# Gravity and Work

*y*above the ground, gravity does negative work on the object, equal to $W=-Fd=-mg\Delta y$. If we lower the ball back down to the same position, then the gravity is doing positive work, and the work is $W=+Fd=+mg\Delta y$: the work that was stolen by gravity initially is given right back to the ball, as if gravity were merely holding onto it for safekeeping. In fact, that's exactly how physicists imagine it: an object in a gravitational field has a store of energy called its gravitational potential energy $E_G$ (or sometimes just potential energy for short). When an object moves higher off the ground, energy is stolen from the motion (so that the ball slows down for instance) and stored in the potential energy, increasing it by

*mgh*. When the object is allowed to drop, on the other hand, potential energy is given to the object, and so the potential energy drops by that same amount:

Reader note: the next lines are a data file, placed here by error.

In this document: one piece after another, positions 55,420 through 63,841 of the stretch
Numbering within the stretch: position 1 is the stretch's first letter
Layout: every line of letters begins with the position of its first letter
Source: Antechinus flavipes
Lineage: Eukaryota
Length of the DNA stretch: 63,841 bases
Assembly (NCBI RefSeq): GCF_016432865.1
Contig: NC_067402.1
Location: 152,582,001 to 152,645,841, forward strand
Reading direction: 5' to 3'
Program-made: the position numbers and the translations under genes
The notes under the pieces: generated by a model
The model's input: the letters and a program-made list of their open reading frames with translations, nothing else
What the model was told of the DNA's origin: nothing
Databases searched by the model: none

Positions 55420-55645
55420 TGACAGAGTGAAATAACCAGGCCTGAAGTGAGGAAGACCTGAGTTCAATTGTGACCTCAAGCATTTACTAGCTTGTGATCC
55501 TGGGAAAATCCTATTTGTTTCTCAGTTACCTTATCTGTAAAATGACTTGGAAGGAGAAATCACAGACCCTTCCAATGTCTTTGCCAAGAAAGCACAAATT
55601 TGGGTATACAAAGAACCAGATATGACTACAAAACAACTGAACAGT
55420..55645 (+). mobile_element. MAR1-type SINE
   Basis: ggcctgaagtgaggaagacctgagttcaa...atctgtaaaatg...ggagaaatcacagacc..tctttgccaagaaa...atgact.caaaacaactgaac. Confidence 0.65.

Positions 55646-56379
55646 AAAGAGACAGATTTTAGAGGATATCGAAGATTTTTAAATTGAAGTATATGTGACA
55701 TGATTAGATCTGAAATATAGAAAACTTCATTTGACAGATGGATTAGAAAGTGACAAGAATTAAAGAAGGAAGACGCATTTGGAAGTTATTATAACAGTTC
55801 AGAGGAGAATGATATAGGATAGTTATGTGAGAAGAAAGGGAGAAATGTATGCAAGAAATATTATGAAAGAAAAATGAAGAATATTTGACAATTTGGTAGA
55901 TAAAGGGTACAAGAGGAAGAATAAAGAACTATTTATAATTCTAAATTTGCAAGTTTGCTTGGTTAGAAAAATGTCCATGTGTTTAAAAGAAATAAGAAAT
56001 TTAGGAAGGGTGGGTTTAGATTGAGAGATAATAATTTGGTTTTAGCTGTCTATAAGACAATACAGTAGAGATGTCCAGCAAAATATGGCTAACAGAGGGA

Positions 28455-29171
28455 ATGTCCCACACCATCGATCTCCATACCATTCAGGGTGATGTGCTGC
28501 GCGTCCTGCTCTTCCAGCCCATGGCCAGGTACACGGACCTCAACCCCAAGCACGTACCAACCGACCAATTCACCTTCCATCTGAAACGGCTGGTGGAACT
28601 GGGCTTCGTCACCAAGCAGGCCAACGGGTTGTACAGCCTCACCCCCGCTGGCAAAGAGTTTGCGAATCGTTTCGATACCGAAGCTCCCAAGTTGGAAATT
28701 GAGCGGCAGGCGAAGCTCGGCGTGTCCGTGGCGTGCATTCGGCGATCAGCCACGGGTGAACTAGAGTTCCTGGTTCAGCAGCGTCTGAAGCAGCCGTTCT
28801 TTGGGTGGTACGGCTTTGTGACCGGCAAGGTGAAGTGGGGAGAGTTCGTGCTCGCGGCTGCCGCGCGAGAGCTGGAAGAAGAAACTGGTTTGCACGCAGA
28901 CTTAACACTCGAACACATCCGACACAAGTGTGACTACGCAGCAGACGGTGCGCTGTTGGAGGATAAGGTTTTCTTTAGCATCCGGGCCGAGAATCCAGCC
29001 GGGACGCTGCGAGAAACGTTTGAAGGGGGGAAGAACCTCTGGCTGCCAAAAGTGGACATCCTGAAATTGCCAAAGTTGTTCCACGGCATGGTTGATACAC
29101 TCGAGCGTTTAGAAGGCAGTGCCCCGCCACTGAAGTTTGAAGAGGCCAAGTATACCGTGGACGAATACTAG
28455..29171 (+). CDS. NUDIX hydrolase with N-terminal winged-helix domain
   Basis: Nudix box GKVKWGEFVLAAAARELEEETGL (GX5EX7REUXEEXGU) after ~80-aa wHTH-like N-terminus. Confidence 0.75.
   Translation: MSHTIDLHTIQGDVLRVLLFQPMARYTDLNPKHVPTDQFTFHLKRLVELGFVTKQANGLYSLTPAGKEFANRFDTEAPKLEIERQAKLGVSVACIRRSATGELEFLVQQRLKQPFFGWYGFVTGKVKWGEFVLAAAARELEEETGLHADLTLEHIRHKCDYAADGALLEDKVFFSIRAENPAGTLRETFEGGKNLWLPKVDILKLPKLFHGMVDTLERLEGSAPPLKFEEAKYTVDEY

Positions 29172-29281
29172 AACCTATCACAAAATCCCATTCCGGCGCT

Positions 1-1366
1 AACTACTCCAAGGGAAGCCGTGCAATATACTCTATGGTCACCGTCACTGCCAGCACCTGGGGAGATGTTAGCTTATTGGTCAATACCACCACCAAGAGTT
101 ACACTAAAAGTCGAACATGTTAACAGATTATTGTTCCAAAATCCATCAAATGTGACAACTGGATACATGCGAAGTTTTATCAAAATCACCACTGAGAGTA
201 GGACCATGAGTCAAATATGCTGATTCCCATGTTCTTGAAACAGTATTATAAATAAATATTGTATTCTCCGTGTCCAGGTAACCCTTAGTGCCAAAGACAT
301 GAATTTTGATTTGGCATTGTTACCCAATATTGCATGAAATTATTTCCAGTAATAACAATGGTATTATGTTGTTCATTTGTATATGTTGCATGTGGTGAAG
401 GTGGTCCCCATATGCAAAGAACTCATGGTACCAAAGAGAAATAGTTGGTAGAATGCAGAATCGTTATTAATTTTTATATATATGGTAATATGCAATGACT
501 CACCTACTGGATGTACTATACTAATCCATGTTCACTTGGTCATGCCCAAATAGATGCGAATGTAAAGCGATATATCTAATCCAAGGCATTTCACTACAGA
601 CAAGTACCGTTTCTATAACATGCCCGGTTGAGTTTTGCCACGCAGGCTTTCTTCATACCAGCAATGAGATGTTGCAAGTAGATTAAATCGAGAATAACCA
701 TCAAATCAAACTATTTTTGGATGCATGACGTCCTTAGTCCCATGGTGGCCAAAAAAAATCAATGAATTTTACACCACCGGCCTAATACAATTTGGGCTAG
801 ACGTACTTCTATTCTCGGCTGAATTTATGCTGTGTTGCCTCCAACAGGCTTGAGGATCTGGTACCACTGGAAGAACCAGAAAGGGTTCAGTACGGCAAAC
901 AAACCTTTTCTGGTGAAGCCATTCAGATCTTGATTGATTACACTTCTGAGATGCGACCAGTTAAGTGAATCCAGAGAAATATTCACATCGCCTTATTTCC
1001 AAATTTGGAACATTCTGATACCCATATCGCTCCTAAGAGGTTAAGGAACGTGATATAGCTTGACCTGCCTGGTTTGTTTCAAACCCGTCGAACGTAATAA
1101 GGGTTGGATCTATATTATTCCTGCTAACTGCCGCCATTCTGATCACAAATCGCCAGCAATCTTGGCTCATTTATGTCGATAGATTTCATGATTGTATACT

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When the ball goes up, gravity steals energy from the motion and stores it in the *potential energy "tank"* $E_G$, which rises. $$\Delta E_G=+mgh$$

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When the ball goes down, gravity gives energy to the motion, depleting the "tank". $$\Delta E_G=-mgh$$

Instead of thinking about gravity problems in terms of the work done by gravity, we can think instead about objects having a certain gravitational potential energy instead, which is given by the formula

where $m$ is the mass of the object, $g=9.8\u{N/kg}$ as usual, and $h$ is the height of the object above some origin (e.g. the ground or the table). The higher an object is, the more gravitational potential energy it has. If an object falls, its gravitational potential energy is converted into kinetic energy, and the object moves faster and faster the lower it gets (unless other forces convert the energy into thermal energy or other forms: this is what happens when the object reaches terminal velocity).